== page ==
Scotland’s first offshore wind underwater substation to power millions of homes

Norway-based firm Aker Offshore Wind has unveiled plans for an underwater substation to help expand its offshore wind farm infrastructure off the coast of Scotland. The company is hoping to bring forward its multi-million subsea innovation, which would be developed, manufactured, and supplied in Scotland by Aker Solutions, creating export opportunities for Scottish businesses.

Substations help export power generated by offshore wind farms, stabilize and maximize the voltage and reduce power losses. They are traditionally installed above sea level but moving them down to the seabed could bring several reliability and cost benefits, according to Aker Offshore Wind. The seawater can be used as a natural cooling system, while reliability is increased through stable temperatures, fewer components, and no rotating parts. In addition, less maintenance and reduced material use also lead to lower operational costs, the company suggested.

The underwater substation is set to be built to harness the UK’s biggest wind energy development and power millions of homes with renewable energy. The project would be delivered as a part of the ScotWind licensing process, for which Aker Offshore Wind has teamed up with Ocean Winds to submit a series of floating bids that could deliver up to 6,000MW of energy in the Outer Moray Firth.

The ScotWind bids for floating offshore turbines allow green energy to be delivered at scale, in deep waters, and many miles off the coast. The joint bids from Aker Offshore Wind and Ocean Winds will also help Scotland’s economy to transition to renewable energy.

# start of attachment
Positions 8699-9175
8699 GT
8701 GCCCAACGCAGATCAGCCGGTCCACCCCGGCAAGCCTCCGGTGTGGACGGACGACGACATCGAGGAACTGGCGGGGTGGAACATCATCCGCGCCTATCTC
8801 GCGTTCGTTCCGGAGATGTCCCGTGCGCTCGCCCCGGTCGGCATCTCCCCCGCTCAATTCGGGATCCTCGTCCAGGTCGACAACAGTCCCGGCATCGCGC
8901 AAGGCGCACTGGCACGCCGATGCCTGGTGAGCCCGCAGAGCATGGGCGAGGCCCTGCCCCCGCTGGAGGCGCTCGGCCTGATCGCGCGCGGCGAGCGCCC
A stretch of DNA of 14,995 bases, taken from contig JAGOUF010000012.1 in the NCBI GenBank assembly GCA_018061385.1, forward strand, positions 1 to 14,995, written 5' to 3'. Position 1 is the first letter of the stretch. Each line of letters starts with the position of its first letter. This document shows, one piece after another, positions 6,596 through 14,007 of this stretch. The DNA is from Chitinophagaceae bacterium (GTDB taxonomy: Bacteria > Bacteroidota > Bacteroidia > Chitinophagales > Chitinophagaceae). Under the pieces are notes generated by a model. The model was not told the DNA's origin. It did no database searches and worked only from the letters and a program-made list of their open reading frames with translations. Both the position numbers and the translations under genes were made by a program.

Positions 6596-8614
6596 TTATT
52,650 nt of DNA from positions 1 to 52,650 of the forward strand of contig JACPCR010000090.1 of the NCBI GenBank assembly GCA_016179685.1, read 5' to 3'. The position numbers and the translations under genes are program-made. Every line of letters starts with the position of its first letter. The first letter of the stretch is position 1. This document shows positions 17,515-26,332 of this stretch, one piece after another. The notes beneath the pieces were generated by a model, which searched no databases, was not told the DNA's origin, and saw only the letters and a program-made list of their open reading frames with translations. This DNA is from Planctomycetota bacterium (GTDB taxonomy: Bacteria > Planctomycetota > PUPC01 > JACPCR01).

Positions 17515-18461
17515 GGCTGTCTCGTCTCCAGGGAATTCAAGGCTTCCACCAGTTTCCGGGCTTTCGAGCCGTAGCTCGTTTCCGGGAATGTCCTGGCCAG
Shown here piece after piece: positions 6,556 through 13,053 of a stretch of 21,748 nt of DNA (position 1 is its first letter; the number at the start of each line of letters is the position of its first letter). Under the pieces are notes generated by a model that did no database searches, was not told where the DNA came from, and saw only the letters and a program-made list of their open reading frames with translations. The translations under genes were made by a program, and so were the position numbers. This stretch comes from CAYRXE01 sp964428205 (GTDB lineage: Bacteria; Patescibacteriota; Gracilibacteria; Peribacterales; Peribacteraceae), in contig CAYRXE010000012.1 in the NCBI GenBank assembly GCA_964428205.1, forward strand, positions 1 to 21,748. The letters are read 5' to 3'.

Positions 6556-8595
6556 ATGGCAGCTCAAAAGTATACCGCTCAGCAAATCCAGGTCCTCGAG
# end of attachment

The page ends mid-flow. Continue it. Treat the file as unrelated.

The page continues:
Aker Offshore Wind says around 80% of the world’s wind resources are in waters deeper than 60 meters and are unsuitable for fixed foundations. In taking offshore wind to deeper waters, Aker Offshore Wind is using its expertise to reduce costs of generating electricity in the harsh seas and rough weather conditions of the UK, contributing to net-zero and security of supply.

“This technology would be supported by tens of millions of investment, and work would start next year,” says Sian Lloyd-Rees, managing director of Aker Offshore Wind UK. “It’s a proven technology that we are now using to ramp up the role of renewables in Scotland. Our vision is for the UK to become a global leader in floating offshore wind, contributing to our net-zero mission with green energy at scale. Through innovation, we have the opportunity to implement new technology in the ScotWind leasing round, making Scotland and the UK a global leader in subsea solutions for floating offshore wind and exporting the technology around the world.”

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